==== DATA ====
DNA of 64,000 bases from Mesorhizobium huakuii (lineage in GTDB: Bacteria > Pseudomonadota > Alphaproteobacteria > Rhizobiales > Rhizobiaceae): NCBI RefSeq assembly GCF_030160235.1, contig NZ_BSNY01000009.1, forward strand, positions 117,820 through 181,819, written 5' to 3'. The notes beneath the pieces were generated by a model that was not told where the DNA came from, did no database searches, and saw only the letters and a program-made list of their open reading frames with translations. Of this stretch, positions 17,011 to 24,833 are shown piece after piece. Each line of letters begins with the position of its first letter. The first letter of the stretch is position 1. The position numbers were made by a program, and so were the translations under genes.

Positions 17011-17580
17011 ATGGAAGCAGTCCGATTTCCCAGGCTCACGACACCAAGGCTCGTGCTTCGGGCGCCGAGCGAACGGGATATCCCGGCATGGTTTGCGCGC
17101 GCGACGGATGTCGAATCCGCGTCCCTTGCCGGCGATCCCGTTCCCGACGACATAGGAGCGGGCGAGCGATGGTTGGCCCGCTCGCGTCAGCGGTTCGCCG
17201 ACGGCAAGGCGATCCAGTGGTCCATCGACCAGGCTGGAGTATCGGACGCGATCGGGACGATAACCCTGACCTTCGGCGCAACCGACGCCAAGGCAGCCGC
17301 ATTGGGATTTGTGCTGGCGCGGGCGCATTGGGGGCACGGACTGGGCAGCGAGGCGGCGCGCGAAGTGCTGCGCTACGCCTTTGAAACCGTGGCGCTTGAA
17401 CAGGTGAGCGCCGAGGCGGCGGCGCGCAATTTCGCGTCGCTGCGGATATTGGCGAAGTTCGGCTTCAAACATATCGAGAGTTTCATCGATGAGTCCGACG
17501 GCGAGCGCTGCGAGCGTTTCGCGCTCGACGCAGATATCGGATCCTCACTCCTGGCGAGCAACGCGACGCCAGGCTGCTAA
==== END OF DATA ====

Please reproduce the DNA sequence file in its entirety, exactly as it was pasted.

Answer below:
DNA of 64,000 bases from Mesorhizobium huakuii (lineage in GTDB: Bacteria > Pseudomonadota > Alphaproteobacteria > Rhizobiales > Rhizobiaceae): NCBI RefSeq assembly GCF_030160235.1, contig NZ_BSNY01000009.1, forward strand, positions 117,820 through 181,819, written 5' to 3'. The notes beneath the pieces were generated by a model that was not told where the DNA came from, did no database searches, and saw only the letters and a program-made list of their open reading frames with translations. Of this stretch, positions 17,011 to 24,833 are shown piece after piece. Each line of letters begins with the position of its first letter. The first letter of the stretch is position 1. The position numbers were made by a program, and so were the translations under genes.

Positions 17011-17580
17011 ATGGAAGCAGTCCGATTTCCCAGGCTCACGACACCAAGGCTCGTGCTTCGGGCGCCGAGCGAACGGGATATCCCGGCATGGTTTGCGCGC
17101 GCGACGGATGTCGAATCCGCGTCCCTTGCCGGCGATCCCGTTCCCGACGACATAGGAGCGGGCGAGCGATGGTTGGCCCGCTCGCGTCAGCGGTTCGCCG
17201 ACGGCAAGGCGATCCAGTGGTCCATCGACCAGGCTGGAGTATCGGACGCGATCGGGACGATAACCCTGACCTTCGGCGCAACCGACGCCAAGGCAGCCGC
17301 ATTGGGATTTGTGCTGGCGCGGGCGCATTGGGGGCACGGACTGGGCAGCGAGGCGGCGCGCGAAGTGCTGCGCTACGCCTTTGAAACCGTGGCGCTTGAA
17401 CAGGTGAGCGCCGAGGCGGCGGCGCGCAATTTCGCGTCGCTGCGGATATTGGCGAAGTTCGGCTTCAAACATATCGAGAGTTTCATCGATGAGTCCGACG
17501 GCGAGCGCTGCGAGCGTTTCGCGCTCGACGCAGATATCGGATCCTCACTCCTGGCGAGCAACGCGACGCCAGGCTGCTAA